# NQOTW

## Writing a Riemann Sum as an Integral

(A new question of the week) Riemann sums are used in defining the definite integral. But they can also be used in reverse: Sometimes you can be given the limit of a summation and asked to read it as a Riemann sum, and then turn it into an integral. Usually this is fairly straightforward; but …

## Fundamental Theorem of Calculus: a Tale of Two Parts

(A new question of the week) A recent question about the application of the Fundamental Theorem of Calculus provided an opportunity to clarify what the theorem means in practice, and specifically how the two parts are and are not related. Misunderstandings like these are probably more common than many instructors realize! We’ll also glance at …

## Parallel Vectors: Missing a Solution

(A new question of the week) We were recently asked to check work on an interesting little question about parallel vectors, and I was almost convinced that there was no solution … until I realized there was one! How was it missed? How can we avoid doing that? That’s our goal today.

## A Surprising Route to a Differential Equation

(A new question of the week) We are often asked to help a student understand a solution to a problem, obtained from a book or a website, that is not fully explained there. Here, we’ll look at a rather odd demonstration that a function satisfies a differential equation, both figuring out what the author did, …

## Parentheses and the Associative and Distributive Properties

(A new question of the week) This week, we’ll look at two recent questions about how parentheses (brackets) are used, how they relate to the properties we use in algebra that let us add or drop them, and the related concept of factoring a polynomial. They are examples of how student questions can touch on …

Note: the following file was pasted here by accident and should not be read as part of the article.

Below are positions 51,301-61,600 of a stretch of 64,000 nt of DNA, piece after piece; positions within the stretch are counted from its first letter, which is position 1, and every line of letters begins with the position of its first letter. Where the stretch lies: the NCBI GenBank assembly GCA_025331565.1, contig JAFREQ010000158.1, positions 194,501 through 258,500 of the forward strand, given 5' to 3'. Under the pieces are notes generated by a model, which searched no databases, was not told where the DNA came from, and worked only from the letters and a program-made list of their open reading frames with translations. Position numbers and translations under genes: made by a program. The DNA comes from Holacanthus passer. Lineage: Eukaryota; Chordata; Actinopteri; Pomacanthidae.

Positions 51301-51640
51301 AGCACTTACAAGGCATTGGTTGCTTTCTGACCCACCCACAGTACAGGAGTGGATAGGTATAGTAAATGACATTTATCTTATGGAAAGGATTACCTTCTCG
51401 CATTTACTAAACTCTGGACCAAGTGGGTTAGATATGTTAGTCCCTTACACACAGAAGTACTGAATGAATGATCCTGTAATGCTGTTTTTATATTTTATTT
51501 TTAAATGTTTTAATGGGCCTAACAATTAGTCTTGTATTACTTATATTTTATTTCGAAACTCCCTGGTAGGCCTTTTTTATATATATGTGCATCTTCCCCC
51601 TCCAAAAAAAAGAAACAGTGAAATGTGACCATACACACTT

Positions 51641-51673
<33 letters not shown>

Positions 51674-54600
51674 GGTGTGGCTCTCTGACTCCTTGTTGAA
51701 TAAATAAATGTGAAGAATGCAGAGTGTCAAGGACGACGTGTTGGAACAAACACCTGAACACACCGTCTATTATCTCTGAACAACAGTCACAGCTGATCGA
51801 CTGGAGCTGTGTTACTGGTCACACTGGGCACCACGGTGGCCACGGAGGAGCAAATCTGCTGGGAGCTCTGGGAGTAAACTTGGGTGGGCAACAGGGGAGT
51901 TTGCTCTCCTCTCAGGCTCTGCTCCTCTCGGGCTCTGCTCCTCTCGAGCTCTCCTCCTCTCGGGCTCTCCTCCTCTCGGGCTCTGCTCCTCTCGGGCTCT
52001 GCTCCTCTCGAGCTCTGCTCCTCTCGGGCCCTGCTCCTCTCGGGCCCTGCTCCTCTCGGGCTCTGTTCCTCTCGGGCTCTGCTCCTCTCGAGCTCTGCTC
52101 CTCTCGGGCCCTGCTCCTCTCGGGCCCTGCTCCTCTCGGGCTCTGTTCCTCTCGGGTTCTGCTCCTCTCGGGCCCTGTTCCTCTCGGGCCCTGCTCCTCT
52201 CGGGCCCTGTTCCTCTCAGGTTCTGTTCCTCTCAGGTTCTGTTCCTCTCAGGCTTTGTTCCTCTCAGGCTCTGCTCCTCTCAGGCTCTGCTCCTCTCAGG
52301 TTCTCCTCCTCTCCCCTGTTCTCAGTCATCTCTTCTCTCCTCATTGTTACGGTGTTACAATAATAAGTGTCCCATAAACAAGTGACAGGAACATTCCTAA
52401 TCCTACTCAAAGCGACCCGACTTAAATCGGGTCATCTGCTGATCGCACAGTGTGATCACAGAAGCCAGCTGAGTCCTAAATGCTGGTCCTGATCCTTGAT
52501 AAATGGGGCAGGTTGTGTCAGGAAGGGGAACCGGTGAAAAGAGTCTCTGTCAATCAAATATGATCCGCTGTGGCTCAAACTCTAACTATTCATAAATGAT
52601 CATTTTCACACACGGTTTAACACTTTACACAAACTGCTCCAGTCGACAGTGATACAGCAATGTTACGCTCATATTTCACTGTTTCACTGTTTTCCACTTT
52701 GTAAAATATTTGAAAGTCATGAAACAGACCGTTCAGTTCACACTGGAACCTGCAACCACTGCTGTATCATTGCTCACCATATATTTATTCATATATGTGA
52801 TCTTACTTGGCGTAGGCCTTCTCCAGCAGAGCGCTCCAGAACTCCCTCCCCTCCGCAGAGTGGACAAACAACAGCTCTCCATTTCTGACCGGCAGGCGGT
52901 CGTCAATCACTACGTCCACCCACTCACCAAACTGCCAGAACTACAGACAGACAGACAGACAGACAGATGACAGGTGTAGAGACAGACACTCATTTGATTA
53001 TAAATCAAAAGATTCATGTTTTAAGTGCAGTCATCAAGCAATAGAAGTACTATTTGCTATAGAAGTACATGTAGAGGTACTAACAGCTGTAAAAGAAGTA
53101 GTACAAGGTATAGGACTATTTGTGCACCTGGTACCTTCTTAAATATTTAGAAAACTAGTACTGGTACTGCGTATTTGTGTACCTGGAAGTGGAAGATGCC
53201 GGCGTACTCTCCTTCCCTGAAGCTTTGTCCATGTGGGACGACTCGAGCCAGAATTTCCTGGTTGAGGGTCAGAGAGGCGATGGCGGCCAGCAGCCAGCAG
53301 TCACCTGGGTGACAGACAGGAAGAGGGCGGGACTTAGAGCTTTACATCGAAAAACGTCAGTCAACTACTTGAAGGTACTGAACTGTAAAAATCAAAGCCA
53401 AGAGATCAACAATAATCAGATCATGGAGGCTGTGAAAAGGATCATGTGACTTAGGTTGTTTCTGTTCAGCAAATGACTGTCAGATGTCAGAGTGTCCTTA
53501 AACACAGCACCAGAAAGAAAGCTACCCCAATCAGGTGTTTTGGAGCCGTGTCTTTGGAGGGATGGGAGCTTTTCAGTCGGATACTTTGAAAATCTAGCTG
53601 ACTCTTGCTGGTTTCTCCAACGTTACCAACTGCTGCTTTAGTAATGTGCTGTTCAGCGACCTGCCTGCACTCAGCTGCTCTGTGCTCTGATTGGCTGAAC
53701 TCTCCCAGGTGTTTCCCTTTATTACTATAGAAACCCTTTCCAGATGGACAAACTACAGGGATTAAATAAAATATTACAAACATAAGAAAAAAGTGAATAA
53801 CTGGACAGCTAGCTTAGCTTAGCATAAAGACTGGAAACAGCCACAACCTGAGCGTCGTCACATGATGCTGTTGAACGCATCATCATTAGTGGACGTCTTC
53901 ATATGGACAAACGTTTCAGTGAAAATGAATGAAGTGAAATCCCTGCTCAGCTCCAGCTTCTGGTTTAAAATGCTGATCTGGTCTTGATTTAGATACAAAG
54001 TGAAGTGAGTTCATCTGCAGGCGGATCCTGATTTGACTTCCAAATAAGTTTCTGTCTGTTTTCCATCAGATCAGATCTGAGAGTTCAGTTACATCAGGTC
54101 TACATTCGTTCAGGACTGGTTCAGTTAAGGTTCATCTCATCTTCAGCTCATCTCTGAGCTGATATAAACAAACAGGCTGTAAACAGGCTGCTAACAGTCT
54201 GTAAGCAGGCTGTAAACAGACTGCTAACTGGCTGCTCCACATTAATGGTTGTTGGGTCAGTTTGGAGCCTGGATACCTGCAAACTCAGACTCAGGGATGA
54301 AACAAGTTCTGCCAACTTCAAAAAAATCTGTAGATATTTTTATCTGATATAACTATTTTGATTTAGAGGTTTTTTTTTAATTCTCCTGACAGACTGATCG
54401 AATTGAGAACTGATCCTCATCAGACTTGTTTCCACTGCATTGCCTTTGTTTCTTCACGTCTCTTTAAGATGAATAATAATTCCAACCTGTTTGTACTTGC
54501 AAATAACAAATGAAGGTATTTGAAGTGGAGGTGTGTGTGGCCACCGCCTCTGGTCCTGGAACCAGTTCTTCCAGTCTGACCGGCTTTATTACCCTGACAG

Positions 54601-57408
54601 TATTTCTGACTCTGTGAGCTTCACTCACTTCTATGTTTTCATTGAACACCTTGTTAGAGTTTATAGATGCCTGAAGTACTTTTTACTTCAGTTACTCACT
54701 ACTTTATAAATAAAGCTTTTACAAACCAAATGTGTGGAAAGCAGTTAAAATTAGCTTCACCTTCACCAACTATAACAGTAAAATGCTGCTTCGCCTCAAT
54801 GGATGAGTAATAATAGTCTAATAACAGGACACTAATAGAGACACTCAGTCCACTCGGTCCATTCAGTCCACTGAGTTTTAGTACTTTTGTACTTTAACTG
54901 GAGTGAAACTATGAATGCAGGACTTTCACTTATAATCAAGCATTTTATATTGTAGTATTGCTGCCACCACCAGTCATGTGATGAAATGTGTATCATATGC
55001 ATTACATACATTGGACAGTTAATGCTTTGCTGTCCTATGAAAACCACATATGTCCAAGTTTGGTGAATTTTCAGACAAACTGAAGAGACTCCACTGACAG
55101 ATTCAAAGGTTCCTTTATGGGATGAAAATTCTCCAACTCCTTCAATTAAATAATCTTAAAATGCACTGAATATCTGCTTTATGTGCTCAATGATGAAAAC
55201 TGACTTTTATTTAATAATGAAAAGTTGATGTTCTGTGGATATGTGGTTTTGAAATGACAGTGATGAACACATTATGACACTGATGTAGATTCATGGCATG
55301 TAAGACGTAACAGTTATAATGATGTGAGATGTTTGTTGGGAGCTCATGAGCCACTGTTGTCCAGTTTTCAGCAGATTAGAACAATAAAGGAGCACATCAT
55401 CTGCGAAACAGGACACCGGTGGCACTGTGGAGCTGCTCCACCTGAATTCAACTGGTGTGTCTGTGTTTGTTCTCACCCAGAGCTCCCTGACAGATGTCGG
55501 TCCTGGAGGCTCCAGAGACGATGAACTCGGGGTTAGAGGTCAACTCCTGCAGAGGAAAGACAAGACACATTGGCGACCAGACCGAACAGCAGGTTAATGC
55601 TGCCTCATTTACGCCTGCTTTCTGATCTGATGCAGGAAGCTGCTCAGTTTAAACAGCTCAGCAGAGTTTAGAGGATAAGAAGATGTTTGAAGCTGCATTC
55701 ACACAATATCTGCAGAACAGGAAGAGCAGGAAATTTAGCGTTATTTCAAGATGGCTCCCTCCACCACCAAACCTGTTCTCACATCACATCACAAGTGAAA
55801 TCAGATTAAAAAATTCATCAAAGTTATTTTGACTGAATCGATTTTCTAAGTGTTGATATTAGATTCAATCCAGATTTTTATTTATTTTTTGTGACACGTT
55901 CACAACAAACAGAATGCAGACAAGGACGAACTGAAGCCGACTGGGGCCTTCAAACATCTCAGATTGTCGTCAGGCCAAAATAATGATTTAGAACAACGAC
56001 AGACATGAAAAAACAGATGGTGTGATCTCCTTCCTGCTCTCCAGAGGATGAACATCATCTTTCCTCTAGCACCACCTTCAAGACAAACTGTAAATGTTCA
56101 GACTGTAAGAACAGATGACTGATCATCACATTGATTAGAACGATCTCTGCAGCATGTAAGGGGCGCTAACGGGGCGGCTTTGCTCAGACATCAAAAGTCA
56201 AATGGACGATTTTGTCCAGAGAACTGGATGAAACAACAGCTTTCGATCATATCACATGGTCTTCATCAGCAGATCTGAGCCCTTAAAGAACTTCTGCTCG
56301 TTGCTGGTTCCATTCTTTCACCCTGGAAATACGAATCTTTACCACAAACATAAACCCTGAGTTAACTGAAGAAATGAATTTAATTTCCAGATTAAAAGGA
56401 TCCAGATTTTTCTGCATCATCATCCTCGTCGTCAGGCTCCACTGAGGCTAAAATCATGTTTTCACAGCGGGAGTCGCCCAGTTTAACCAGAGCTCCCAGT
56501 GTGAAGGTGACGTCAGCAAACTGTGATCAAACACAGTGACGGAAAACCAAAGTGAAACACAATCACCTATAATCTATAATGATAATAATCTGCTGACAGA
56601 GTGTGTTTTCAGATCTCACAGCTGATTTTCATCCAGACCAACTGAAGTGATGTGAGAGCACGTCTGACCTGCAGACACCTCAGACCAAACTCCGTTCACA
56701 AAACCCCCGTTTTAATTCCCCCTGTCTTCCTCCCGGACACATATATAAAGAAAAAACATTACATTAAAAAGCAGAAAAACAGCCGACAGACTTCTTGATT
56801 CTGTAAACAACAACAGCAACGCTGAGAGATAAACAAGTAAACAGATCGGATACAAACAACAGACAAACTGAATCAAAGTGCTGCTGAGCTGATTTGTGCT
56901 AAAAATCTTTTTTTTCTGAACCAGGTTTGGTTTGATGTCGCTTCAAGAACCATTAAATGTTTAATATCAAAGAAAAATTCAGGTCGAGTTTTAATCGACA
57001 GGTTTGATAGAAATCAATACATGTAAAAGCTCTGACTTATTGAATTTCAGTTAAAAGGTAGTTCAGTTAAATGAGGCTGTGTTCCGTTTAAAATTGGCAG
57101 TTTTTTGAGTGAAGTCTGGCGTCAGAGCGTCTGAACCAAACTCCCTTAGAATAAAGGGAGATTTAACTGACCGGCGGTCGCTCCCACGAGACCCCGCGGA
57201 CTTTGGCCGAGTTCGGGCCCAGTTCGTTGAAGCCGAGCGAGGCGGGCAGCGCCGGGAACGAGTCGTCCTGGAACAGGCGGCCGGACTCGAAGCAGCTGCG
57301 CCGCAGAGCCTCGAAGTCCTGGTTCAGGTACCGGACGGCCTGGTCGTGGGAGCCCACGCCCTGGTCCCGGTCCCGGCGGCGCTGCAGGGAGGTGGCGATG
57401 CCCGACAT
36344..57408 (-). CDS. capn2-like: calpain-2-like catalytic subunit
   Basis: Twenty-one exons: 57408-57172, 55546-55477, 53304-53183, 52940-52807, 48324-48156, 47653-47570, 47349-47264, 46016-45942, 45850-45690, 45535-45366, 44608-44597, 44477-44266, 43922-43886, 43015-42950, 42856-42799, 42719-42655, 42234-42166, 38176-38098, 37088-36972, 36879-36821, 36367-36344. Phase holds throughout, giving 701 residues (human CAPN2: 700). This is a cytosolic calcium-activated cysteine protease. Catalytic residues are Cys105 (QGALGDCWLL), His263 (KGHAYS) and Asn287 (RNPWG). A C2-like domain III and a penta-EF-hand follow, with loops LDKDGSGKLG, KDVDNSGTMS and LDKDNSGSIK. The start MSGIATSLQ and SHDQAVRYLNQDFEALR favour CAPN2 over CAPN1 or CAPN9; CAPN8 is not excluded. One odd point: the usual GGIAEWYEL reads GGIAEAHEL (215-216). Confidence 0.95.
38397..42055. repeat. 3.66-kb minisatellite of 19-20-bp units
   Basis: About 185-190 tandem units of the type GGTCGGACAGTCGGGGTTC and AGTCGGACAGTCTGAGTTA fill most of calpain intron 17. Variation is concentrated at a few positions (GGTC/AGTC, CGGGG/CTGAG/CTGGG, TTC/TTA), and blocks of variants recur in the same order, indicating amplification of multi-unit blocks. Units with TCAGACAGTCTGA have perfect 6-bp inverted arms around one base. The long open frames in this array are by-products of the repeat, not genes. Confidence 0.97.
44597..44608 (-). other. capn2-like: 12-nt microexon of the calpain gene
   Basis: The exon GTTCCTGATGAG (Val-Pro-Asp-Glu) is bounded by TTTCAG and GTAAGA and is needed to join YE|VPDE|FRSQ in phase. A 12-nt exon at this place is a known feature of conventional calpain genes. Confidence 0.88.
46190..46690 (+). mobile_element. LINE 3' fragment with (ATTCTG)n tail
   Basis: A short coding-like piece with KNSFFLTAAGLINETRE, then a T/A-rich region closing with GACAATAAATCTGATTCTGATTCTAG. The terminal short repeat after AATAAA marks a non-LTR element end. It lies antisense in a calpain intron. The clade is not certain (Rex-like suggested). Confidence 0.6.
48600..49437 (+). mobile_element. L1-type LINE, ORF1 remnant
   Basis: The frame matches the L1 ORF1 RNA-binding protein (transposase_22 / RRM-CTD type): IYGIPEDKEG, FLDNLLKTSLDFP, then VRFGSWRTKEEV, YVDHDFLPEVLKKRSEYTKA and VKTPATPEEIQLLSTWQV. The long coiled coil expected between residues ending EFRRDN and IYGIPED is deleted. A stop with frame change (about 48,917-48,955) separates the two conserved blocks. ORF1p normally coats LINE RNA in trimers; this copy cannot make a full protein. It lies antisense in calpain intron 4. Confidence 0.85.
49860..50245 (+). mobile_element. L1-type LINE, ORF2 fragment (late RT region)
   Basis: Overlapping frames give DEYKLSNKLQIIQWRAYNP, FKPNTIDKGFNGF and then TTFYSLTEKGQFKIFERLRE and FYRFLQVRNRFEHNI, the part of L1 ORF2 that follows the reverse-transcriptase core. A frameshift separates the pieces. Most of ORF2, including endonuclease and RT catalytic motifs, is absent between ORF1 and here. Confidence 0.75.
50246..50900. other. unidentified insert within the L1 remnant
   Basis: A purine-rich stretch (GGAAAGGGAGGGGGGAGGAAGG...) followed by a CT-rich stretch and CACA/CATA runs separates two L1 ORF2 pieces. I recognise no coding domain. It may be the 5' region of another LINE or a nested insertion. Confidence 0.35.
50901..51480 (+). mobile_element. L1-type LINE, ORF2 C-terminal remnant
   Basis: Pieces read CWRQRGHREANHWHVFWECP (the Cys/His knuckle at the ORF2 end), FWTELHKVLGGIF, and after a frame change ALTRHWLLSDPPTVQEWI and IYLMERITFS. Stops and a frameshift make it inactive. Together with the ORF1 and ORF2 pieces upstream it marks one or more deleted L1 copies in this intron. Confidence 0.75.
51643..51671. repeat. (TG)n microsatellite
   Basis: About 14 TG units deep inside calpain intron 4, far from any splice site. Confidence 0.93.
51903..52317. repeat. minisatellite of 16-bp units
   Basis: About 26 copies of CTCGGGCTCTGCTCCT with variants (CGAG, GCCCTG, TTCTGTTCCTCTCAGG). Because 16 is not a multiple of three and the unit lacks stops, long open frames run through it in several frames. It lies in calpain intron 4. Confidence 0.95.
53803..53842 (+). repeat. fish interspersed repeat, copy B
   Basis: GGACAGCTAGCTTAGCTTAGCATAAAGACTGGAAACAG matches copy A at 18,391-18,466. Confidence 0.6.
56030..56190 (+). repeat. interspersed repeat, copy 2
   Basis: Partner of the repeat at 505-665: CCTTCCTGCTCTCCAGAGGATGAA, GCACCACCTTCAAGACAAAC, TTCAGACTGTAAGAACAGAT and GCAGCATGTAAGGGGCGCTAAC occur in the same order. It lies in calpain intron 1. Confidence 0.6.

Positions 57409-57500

## A Rational Equation, With and Without Extraneous Roots

(A new question of the week) Extraneous roots can not only confuse the final solution to a problem; they can also make it harder to solve in the first place if you don’t deal with them early. Here is a relatively complicated rational equation, two questions about its solutions, and several ways to make it …

## An Age Proportion Problem: Multiple Methods

(A new question of the week) Some problems can be done either by algebra or by basic arithmetic methods and some creativity; and although algebra generally makes work easier by making it routine, sometimes special-purpose thinking (once you have thought it!) can be quicker. Here we have a problem where a creative method didn’t quite …

## Is That Really a Polynomial?

(A new question of the week) We often see polynomials in a simplistic way, imagining that any function whose graph resembles a polynomial is a polynomial. Much as an attempt to mimic random data often lacks essential properties of genuine randomness, so what we intend to be a polynomial often is not. As we observe …

## Limits: Recognizing Indeterminate Forms

(A new question of the week) Limits of indeterminate forms like ∞ – ∞ require us first to recognize the form, and then, often, use L’Hôpital’s rule (also called L’Hospital’s rule, as we’ll be seeing it here), or some other method. Today’s question will touch on all stages of this work for three examples, but …

## Limits: What Does “Approach” Mean?

(A new question of the week) We’ve looked at the concept of limit of a function from several perspectives, including why they are needed, and what the definition means. Here we have a more fundamental question, which applies to both functions and sequences: What do we mean when we say a value approaches some number? …